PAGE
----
Getting rid of the position of chief scientific adviser to the European Commission president isn't going to do Europe any favors, says Michael Specter at the New Yorker.
The position was created by former President José Manuel Barroso and held by Anne Glover, a Scottish biologist. As Specter notes, when Barroso established the post, he said that the adviser would "provide independent expert advice on any aspect of science, technology and innovation."
But Jean-Claude Juncker, who has succeeded Barroso, has eliminated the position in what Specter says seemed to be a capitulation to Glover's critics. Green groups had called for Glover's dismissal and the scuttling of the position, saying that the CSA gives one-sided advice.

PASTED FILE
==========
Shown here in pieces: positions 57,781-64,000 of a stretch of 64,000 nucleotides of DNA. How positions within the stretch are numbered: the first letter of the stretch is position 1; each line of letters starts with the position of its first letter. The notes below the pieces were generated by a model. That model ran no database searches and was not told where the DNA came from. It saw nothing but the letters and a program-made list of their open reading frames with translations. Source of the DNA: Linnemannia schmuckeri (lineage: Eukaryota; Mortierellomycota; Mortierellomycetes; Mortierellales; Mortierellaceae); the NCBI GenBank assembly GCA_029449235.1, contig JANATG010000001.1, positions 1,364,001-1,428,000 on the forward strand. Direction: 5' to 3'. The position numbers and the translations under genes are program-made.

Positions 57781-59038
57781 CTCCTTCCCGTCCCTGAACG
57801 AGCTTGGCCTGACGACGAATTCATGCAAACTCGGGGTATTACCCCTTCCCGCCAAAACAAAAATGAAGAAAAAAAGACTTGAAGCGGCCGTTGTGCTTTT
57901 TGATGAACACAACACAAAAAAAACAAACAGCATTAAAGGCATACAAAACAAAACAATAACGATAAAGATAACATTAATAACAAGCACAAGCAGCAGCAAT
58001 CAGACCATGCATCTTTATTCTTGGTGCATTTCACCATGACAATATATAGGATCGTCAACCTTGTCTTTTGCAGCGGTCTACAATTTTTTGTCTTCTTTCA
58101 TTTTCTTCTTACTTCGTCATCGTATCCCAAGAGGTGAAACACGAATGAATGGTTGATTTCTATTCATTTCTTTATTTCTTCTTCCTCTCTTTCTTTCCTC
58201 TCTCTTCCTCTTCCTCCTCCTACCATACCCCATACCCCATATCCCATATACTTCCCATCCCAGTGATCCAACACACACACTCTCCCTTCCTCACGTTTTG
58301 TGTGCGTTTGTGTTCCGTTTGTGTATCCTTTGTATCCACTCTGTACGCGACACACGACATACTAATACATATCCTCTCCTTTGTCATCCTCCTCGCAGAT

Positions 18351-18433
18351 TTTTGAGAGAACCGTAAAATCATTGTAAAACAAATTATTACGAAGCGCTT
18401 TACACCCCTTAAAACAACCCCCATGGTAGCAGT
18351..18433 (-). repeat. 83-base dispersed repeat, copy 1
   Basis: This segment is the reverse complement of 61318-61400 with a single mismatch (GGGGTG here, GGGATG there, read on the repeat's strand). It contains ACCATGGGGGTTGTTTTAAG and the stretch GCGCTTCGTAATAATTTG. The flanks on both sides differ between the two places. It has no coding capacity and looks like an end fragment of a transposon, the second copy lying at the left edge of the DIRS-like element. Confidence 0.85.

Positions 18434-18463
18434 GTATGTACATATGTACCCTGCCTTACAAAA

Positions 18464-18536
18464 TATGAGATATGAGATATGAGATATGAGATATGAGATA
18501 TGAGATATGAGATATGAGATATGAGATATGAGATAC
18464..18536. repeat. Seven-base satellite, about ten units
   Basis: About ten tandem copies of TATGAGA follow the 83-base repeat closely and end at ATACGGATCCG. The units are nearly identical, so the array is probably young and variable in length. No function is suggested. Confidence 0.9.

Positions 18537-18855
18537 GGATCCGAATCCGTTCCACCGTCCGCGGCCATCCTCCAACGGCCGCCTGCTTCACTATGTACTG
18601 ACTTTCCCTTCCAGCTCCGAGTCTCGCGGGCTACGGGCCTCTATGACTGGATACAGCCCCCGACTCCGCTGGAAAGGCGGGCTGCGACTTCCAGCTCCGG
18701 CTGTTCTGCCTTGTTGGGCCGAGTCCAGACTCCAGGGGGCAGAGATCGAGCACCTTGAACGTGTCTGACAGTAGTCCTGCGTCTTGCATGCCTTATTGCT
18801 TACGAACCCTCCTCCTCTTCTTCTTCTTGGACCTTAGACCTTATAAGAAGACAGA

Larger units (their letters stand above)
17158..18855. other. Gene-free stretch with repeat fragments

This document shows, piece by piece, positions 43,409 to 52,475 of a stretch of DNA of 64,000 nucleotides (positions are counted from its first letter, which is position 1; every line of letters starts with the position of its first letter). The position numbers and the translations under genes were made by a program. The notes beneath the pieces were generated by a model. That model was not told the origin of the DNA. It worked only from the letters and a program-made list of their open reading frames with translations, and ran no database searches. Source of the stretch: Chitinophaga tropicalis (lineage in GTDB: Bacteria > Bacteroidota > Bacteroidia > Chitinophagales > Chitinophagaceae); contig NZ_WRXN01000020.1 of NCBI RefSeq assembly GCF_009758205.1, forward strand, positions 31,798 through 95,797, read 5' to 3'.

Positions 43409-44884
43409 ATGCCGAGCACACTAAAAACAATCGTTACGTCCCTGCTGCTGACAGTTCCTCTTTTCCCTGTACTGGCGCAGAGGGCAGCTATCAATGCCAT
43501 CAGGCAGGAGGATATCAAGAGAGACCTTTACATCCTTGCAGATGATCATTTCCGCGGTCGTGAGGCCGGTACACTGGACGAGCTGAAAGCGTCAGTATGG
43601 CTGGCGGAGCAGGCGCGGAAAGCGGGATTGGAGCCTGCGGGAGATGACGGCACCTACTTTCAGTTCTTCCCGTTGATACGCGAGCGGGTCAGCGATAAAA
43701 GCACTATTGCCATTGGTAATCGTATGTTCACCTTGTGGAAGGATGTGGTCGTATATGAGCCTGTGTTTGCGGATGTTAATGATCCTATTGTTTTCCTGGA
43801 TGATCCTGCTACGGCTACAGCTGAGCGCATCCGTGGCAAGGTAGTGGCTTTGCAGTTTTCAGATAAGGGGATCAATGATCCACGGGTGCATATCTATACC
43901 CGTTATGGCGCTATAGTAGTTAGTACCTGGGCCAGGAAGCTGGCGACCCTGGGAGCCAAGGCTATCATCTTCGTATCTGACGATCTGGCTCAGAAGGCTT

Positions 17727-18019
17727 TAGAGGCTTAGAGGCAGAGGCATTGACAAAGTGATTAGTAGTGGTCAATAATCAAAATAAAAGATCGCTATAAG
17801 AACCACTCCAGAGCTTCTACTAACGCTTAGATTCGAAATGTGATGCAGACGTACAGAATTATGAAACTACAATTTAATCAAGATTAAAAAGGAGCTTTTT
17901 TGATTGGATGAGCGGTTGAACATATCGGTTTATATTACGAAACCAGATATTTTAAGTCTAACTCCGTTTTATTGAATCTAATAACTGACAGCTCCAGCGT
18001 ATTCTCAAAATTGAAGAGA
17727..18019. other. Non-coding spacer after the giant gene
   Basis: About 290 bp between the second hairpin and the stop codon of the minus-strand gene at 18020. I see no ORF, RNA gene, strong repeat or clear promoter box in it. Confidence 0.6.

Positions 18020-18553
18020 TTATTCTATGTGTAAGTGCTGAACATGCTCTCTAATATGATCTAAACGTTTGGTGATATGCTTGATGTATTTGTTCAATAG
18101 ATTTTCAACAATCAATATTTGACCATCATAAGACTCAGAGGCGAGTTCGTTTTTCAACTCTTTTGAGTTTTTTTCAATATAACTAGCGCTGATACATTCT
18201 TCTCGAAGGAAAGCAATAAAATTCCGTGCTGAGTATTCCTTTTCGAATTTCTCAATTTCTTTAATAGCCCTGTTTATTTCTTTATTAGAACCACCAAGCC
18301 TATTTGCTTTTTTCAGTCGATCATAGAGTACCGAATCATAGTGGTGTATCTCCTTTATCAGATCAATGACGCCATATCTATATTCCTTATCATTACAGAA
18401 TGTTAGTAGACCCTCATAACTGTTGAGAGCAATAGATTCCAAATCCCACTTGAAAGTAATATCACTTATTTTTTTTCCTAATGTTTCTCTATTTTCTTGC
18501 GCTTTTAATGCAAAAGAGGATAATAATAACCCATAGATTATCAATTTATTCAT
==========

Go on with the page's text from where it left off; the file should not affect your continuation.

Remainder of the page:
"President Juncker believes in independent scientific advice," an EC spokesperson says. "He has not yet decided how to institutionalize this independent scientific advice."
Specter, though, isn't convinced.
"Scientific achievement has become a questionable priority in both Europe and the United States. Increasingly, we express contempt for the idea that decisions should be based on verifiable data," he adds. "That's too bad for Anne Glover. But it's far worse for the hundreds of millions of Europeans whom the European Commission is supposed to represent."